the randomization rules. It is surprising that such network (after teaching process) is capable of
maintaining purposeful and efficient tasks.
Results of these experiments reported by Rosenblatt in his publications were so astonishing
that at first scientists did not believe that such thing is possible at all. However the experiments
were repeated later (among others Russian Academy Member Glushkov constructed a neural
network specially for this experiment and called it Alpha) and they proved that network with
random connections can learn correct solving of the tasks, although of course the teaching process
of such network is harder and takes more time than teaching the network which structure relates
reasonably to the task that has to be solved.
Interesting thing is that philosophers were also interested in results reported by Rosenblatt,
they claimed that this was a proof of certain theory proclaimed by Aristotle and later extended by
Locke. It is a certain concept in philosophy called tabula rasa – a concept of a mind being born as a
blank page which is filled in process of learning and gathering experiences. Rosenblatt proved that
this concept is technically possible – at least in form of a neural network. Separate issue is the
attempt to answer the question if it works with a mind of a particular man? Are, as Locke claimed,
inborn abilities indeed nothing, and gained knowledge – everything?
We do not know this for certain, but it may not be this way really. But we certainly know
that neural networks can gain all their knowledge only during learning and do not need to have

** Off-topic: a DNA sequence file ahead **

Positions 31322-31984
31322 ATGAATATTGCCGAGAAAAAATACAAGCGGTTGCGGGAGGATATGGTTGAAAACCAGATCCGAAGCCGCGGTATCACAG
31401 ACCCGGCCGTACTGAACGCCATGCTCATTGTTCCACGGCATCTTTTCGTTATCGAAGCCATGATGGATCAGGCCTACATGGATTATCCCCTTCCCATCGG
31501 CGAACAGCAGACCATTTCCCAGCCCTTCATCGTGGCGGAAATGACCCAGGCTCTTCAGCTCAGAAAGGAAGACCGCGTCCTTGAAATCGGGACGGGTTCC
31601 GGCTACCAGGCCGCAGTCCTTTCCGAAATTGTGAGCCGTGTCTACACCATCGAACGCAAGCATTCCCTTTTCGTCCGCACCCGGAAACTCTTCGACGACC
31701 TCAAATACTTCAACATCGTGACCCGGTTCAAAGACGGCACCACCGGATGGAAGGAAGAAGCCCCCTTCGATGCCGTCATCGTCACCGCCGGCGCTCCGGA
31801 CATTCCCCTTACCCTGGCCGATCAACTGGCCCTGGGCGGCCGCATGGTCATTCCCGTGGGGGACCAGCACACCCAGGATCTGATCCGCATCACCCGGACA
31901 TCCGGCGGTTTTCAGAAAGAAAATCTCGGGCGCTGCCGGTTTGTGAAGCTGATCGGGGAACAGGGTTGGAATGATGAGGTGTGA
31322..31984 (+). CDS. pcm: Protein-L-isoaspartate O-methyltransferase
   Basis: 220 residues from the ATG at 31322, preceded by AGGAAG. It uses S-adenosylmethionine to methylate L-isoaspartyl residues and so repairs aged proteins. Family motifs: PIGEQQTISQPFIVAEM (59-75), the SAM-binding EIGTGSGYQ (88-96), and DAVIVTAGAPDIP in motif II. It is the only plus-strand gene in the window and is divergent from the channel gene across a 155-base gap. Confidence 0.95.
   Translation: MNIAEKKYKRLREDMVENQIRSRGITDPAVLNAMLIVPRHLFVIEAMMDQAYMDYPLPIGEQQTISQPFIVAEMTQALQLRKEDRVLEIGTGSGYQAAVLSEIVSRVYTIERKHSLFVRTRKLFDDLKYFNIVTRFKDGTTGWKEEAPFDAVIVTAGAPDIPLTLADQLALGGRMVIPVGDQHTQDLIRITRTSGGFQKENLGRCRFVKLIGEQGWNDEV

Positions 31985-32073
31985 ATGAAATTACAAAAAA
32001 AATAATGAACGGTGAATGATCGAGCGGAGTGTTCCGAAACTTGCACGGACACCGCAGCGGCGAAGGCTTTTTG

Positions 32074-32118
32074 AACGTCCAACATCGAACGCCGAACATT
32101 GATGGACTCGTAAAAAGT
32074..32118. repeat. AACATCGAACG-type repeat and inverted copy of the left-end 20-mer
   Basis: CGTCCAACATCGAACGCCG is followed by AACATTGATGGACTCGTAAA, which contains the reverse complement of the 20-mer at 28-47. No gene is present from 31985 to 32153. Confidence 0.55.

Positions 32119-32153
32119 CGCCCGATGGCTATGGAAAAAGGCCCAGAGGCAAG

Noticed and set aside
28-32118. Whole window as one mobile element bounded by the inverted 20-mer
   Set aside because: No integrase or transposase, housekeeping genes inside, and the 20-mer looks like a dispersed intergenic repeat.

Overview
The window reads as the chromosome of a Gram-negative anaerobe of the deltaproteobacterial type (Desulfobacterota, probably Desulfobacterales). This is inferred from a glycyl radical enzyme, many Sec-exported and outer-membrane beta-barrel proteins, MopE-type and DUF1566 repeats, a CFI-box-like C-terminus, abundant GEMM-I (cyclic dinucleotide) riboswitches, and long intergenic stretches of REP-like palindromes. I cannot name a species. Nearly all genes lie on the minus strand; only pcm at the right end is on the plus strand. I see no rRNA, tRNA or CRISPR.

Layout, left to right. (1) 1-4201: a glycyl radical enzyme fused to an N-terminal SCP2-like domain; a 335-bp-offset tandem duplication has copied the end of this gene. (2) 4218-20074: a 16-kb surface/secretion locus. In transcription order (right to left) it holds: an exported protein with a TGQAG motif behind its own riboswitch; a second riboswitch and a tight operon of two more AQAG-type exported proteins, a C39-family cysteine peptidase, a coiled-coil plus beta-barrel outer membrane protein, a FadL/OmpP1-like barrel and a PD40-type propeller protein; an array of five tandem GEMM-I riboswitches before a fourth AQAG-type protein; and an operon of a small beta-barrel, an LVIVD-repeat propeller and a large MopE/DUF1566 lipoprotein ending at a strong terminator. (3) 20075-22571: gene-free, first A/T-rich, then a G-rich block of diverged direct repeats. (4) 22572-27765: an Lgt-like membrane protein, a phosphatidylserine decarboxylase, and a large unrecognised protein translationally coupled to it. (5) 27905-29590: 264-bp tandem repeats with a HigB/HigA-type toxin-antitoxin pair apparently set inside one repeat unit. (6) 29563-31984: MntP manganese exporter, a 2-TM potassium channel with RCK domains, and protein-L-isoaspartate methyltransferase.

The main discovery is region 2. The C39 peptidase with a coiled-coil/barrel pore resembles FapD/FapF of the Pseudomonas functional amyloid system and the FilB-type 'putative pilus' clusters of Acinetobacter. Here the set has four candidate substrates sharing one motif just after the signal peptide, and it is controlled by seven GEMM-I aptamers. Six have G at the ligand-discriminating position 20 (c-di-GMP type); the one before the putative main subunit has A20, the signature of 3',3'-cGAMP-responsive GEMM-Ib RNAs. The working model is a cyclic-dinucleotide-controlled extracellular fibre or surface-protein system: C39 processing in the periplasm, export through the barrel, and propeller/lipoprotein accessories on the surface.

created in advance, adjusted to the task structure. Of course network's structure has to be complex
enough to enable „crystallization” of the needed connections and structures. Too small network will
never learn anything as its „intellectual potential” does not allow that – yet the issue is not the
structure itself but the number of elements. For example nobody teaches the rat the Relativity
Theory although it can be trained to find the way inside complicated labyrinth. Similarly no-one is
born already „programmed” to be a genius surgeon or only a bridge builder (this is decided by the
choice of the studies) although some people's intellect can handle only loading sand on a truck with
shovel yet still being supervised. It is just the way world is and no wise words about equality will
not change it. Some individuals have enough intellectual resources others - do not, it is the same
like with people being slender and well built and those looking as though they were spending too
much time working on a computer.
In case of network situation is similar – one can not make network having already inborn
abilities, yet it is very easy to create a cybernetic moron which will never learn anything as he has
too small abilities. Network's structure can be therefore of whatever kind as long as it is big enough.
Soon we will learn that it also can not be too large – as it is also unfortunate, but this we will
discuss in a while.